Rounding out the top ten were: Saferay in at sixth, with GP Joule at seven, Quanta Power Generation at eight, Belectric at nine, and Activ Solar at ten.
However, despite the record amount of large-scale installation capacity seen this year for solar, a great number of utility companies could be doing more to promote these types of installations, said Phillip Wolfe of Wiki Solar:
Posted: 28 Dec 2012 05:26 AM PST
A Teeny Tiny Problem for Algae Biofuel
Strength in numbers is the motto of all bacteria, which accounts for why something so small can wreak so much havoc. OriginOil’s Jose Sanchez, who is General Manager of the company’s Algae Division, sums the problem up in a nutshell:
“Bacteria and other invaders feast on the biomass, especially the valuable oils, dramatically reducing the value of the crop within a matter of hours."
According to Sanchez freshly harvested algae is only stable for about half a day, or about 10 to 12 hours. After that, with a little help from bacteria, it takes on the pungent, fishy smell that signals rot.
The Algae Biofuel Breakthrough
OriginOil believes that it has found an economical solution to the problem, through its proprietary Algae Screen™ process.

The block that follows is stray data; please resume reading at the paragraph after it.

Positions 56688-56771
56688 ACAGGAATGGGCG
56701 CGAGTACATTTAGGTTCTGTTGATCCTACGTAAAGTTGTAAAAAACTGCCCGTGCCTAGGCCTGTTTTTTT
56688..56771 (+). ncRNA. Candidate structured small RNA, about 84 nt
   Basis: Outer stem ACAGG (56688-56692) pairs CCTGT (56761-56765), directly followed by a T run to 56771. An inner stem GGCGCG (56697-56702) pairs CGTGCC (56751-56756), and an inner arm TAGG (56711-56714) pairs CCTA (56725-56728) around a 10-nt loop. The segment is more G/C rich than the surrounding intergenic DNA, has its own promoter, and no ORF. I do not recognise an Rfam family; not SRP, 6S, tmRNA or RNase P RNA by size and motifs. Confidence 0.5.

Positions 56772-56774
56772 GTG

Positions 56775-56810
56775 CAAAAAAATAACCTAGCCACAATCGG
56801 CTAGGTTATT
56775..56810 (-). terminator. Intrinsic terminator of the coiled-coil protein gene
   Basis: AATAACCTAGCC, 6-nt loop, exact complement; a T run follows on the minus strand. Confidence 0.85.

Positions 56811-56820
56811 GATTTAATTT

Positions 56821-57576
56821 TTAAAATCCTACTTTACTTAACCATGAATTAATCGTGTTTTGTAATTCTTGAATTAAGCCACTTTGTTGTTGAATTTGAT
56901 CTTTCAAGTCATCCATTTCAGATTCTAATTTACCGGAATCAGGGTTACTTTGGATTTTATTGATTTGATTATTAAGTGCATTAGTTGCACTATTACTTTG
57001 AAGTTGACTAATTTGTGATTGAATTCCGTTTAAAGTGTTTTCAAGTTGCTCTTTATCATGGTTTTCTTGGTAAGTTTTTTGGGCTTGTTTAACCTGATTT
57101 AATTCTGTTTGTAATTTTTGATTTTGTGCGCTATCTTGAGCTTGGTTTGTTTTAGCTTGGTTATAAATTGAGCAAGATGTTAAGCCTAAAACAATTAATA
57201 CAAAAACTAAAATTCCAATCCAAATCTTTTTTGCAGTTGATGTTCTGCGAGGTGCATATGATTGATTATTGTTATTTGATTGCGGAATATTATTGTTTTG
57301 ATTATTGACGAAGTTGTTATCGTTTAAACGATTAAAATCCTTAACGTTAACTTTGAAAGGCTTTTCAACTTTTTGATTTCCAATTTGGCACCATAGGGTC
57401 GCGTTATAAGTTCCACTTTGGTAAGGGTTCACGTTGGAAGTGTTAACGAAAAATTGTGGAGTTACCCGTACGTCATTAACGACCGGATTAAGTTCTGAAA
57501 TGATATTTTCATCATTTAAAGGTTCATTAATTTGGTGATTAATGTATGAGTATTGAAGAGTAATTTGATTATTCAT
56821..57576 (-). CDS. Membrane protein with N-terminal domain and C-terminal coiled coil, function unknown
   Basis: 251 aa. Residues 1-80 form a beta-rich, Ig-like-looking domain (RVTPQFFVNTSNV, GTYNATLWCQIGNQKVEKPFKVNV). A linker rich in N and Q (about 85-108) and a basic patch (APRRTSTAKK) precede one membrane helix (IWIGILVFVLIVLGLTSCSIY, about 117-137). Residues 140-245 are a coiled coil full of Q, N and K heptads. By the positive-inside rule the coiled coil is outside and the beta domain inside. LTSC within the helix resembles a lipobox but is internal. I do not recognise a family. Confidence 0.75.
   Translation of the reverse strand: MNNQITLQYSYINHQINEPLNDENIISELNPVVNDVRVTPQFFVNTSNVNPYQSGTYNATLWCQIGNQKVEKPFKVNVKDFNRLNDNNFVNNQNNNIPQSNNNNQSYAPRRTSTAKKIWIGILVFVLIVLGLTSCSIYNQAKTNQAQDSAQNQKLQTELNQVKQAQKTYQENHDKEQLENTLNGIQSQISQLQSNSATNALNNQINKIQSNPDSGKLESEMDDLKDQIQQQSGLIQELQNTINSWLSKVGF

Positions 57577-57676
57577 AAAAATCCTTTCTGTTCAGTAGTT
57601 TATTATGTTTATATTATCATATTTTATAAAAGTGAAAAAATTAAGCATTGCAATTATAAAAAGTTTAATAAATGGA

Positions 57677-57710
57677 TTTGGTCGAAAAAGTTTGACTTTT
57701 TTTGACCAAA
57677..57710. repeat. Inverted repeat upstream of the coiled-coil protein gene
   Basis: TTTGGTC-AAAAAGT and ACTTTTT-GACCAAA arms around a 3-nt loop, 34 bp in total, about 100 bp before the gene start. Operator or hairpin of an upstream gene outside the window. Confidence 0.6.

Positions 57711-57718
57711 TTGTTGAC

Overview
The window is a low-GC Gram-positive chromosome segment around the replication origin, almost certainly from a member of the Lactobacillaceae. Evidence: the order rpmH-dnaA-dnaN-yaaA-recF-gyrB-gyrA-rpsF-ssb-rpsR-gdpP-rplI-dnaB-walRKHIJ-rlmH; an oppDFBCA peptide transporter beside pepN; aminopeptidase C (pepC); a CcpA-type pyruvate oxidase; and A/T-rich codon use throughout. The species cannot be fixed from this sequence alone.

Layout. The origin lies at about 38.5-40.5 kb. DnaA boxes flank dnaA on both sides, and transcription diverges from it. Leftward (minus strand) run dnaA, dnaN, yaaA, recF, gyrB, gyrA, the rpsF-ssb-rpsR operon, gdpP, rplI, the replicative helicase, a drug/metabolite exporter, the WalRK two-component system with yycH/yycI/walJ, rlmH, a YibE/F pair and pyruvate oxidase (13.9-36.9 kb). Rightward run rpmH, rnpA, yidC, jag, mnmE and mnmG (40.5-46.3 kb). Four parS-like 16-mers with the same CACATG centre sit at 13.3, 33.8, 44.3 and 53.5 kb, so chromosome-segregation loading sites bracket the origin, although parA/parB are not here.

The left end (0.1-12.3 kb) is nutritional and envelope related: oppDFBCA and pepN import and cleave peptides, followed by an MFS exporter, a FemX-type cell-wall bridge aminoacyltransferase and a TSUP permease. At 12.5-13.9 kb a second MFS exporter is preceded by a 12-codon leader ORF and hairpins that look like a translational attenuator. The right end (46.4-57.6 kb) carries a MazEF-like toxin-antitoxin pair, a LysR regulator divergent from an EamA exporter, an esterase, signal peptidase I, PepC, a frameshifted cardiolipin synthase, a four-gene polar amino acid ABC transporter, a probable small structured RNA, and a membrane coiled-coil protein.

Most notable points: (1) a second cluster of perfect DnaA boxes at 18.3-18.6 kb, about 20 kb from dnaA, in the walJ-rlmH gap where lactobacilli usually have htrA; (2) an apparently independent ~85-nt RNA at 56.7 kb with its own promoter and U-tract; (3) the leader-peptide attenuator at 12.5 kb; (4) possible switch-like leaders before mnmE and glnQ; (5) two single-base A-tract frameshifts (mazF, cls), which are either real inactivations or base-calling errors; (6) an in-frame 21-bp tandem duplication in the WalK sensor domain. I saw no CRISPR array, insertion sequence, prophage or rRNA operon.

OriginOil first developed the system in order to enhance algae growth by inhibiting harmful microbes. Instead of using chemicals, it relies on an electromagnetic pulse. The salvo is powerful enough to kill off bacteria as well as rotifers and ciliates (these are other kinds of microscopic organisms and yes, we had to look those up, too), while leaving the tougher-walled algae alone.
The breakthrough consists in using Algae Screen during the harvesting process as well as during the growth period. OriginOil sent samples to a university team (unnamed in the company’s press release) and the independent lab Pacific Coast Analytical Services, and the results came back with significantly fewer bacterial colonies than conventional harvesting.
Shortcuts to Algae Biofuel
Algae’s ancient pedigree has been powering the fossil fuel industry for generations, so the idea of taking a millions-of-years shortcut to algae fuel is beyond tempting. The trick, of course, is to rev up a very long process into a tidy, cost-effective package.